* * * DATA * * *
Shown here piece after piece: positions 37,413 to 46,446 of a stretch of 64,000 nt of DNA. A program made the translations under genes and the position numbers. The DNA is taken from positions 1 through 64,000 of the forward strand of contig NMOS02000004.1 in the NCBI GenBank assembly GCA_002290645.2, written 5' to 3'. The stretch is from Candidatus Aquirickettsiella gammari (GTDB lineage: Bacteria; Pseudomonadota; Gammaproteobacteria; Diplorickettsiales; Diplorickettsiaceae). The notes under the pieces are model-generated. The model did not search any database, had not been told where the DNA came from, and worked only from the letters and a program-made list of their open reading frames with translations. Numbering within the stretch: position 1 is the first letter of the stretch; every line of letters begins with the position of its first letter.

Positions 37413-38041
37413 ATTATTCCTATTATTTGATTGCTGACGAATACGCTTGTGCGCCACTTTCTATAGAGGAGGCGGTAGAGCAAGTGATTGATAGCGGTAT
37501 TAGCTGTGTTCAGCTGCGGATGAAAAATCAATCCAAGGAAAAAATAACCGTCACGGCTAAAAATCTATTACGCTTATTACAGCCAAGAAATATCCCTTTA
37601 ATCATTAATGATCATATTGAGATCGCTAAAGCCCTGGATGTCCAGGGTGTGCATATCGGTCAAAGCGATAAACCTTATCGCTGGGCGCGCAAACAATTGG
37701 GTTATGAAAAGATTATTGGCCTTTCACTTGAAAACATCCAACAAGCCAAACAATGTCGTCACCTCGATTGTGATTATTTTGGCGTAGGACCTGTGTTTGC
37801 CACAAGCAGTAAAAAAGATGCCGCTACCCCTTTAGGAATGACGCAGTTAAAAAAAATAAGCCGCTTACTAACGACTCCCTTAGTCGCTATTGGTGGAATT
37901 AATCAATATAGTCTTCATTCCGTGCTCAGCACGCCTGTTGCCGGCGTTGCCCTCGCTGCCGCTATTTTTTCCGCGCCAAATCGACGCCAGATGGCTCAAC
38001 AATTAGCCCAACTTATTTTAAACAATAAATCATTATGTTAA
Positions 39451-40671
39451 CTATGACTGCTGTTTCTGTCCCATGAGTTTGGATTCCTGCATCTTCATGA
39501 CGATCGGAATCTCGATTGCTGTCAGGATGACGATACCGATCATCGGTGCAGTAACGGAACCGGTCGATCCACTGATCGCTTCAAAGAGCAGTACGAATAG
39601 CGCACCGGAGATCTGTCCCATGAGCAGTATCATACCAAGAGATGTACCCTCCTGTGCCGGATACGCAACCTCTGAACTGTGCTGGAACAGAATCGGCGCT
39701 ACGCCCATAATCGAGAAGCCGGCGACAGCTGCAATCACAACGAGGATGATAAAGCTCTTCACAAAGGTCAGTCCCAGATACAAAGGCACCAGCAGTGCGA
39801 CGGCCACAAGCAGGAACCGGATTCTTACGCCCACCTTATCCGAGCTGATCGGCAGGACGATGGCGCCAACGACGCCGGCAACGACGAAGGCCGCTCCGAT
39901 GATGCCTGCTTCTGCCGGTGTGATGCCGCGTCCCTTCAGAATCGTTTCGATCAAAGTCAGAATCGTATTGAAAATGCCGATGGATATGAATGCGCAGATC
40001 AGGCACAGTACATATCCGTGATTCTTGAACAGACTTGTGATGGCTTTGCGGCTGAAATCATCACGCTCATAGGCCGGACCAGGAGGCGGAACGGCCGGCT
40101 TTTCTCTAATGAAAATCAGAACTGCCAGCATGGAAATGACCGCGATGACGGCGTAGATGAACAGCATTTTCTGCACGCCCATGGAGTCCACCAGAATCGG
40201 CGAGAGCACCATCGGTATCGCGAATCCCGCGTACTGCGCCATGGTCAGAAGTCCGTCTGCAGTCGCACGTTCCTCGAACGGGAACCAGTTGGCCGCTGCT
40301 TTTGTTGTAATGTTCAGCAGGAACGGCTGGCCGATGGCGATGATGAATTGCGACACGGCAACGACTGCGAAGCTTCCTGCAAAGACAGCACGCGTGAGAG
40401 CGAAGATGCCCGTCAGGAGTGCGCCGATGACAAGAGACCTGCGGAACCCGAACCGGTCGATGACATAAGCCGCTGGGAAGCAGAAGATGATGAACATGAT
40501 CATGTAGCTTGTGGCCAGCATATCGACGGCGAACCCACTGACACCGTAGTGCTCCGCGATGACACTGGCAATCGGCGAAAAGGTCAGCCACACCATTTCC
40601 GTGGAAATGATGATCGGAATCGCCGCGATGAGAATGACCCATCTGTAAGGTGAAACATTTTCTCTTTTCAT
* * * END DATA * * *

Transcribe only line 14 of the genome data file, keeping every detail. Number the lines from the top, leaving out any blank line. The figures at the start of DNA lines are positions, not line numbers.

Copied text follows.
39701 ACGCCCATAATCGAGAAGCCGGCGACAGCTGCAATCACAACGAGGATGATAAAGCTCTTCACAAAGGTCAGTCCCAGATACAAAGGCACCAGCAGTGCGA